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Women of NASA LEGOs Inspirational Toy Set

Updated on November 9, 2017
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I've always loved the constructive qualities of LEGOs. They are great for learning basic mechanical functions, among other things.

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LEGOs Celebrates the Women of NASA

When LEGO announced that they would celebrate the achievements and heroics of women working for NASA, (the National Aeronautics and Space Administration) I was elated. Finally, kids everywhere will have a constructive toy that shows the brave contributions of women and space. Each little figurine comes with a backdrop related to their work at NASA, including the Hubble Space Telescope and the space shuttle Challenger.

It all happened after a woman named Maia Weinstock, deputy editor for MIT News, had submitted her idea for LEGO's Ideas Community, in which members can create and vote on a new toy set plan.

Weinstock's submission received more than 10K votes, which triggered an automatic review by the LEGO staff. It did not take long for LEGO to decide to approve and sell it.

The set went on sale on November 1st, 2017, only a few months after it was submitted by Weinstock.

Who Are These Inspiring Women?

Sally Ride

Sally Ride made history in 1983 when she became the first woman to travel into outer space.

She joined NASA in 1978 and had become the first American woman in space, in 1983. She flew twice on the space shuttle Challenger before continuing on to work at Stanford University, and then went on to become a professor of physics. She also co-wrote children's books with the goal of encouraging children to study science.

Sally Ride
Sally Ride | Source

Margaret Hamilton

Margaret Hamilton is a brilliant American computer scientist and systems engineer. At the time of the Apollo space program during the 1960's, she was the Director of the Software Engineering Division of the MIT Instrumentation Laboratory. She started her career in mathematics and then went on to become a programmer. At that time computer programmers learned on the job, since there was not a software engineering discipline yet. She was at the cutting edge of space and aeronautical software engineering. Hamilton cites a female math professor as her own inspirational figure, which lead to her pursuit of abstract mathematics.

Hamilton in 1969, standing next to a stack of navigation software that she and her MIT team produced for the Apollo project.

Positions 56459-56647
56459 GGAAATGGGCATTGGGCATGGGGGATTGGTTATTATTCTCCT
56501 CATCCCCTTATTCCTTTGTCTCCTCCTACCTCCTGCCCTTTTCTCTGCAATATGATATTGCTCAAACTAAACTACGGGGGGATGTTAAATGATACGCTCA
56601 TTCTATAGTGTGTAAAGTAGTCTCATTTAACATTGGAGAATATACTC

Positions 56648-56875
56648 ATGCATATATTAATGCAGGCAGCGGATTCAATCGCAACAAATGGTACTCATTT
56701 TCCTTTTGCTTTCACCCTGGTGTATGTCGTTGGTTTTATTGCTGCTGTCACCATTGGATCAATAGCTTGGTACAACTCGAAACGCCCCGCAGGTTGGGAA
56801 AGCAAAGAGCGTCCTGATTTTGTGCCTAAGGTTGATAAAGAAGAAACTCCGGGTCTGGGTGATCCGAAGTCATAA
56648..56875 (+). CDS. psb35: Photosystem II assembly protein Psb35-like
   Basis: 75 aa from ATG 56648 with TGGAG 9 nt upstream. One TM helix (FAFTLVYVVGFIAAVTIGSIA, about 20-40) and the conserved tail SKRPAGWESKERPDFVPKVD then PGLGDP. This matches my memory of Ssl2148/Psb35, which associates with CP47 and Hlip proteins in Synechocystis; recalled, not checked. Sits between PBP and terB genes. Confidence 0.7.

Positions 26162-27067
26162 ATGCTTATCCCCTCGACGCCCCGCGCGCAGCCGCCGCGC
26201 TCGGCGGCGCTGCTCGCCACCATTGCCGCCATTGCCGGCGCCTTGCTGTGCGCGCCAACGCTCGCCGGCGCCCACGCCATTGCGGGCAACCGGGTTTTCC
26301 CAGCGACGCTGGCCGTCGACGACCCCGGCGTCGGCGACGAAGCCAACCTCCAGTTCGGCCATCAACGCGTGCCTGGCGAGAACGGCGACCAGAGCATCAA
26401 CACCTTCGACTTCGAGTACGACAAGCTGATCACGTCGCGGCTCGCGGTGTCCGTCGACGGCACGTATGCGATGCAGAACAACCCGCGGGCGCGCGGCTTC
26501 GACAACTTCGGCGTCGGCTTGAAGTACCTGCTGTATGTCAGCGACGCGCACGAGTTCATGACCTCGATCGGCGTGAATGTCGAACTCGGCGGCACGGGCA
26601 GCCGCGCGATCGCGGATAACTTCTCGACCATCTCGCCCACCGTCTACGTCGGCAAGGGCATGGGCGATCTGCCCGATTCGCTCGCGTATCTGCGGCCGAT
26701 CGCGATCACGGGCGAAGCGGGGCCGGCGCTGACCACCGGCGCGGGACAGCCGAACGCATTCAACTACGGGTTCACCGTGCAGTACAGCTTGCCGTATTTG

Hamilton in 1969, standing next to a stack of navigation software that she and her MIT team produced for the Apollo project. | Source

Nancy Grace Roman

Nancy Roman is an American astronomer and one of the first female executives at NASA. She is considered to be the "Mother of Hubble", the famous Hubble Space Telescope. She has been an important advocate for women in sciences. She was 11 when she showed a strong interest in astronomy. She went on to start an astronomy club with her classmates and studied via an accelerated program, having graduated in three years. It was often her classmates who discouraged her from pursuing her interest in astronomy. Thankfully, she did not listen to them.

She was the first Chief of Astronomy at NASA. She was instrumental in developing and budgeting for the program that would become the Hubble Space Telescope. Her tenacity lead to the first space telescope, which has allowed us Earthlings to view astronomical objects and events that we would otherwise not know.

Nancy Roman with a model of a space telescope.
Nancy Roman with a model of a space telescope. | Source

Mae Jemison

Mae Jemison is a physician, engineer, NASA astronaut, and college professor. She is also the first African American woman to travel in space. After completing medical school she joined the Peace Corps, prior to joining NASA. Her achievements continue to this day, as she as holds nine honorary doctorates in science, letters, and the humanitites. She is currently a Professor-at-Large at Cornell University. She sets her mind to something and achieves it. Jemison is a true inspiration to young women everywhere.

Mae Jemison on board the Spacelab Japan science module, on the Earth-orbiting Endeavor space shuttle.
Mae Jemison on board the Spacelab Japan science module, on the Earth-orbiting Endeavor space shuttle. | Source

Katherine Coleman Johnson

Katherine Johnson is an African-American mathematician who contributed to NASA with the early application of electronic computers. She was known for being exceptional at celestial navigation, having calculated trajectories, launch windows, and emergency back-up return paths. She managed to do this over the course of decades, being an important part of Project Mercury, Apollo 11 to the Moon, and through to the space shuttle. Johnson worked as a human "computer", having made complex math calculations for a large variety of systems and projects.

She received the Presidential Medal of Freedom in 2015.


Katherine Johnson receiving the Presidential Medal of Freedom in 2015.
Katherine Johnson receiving the Presidential Medal of Freedom in 2015. | Source

© 2017 And Drewson

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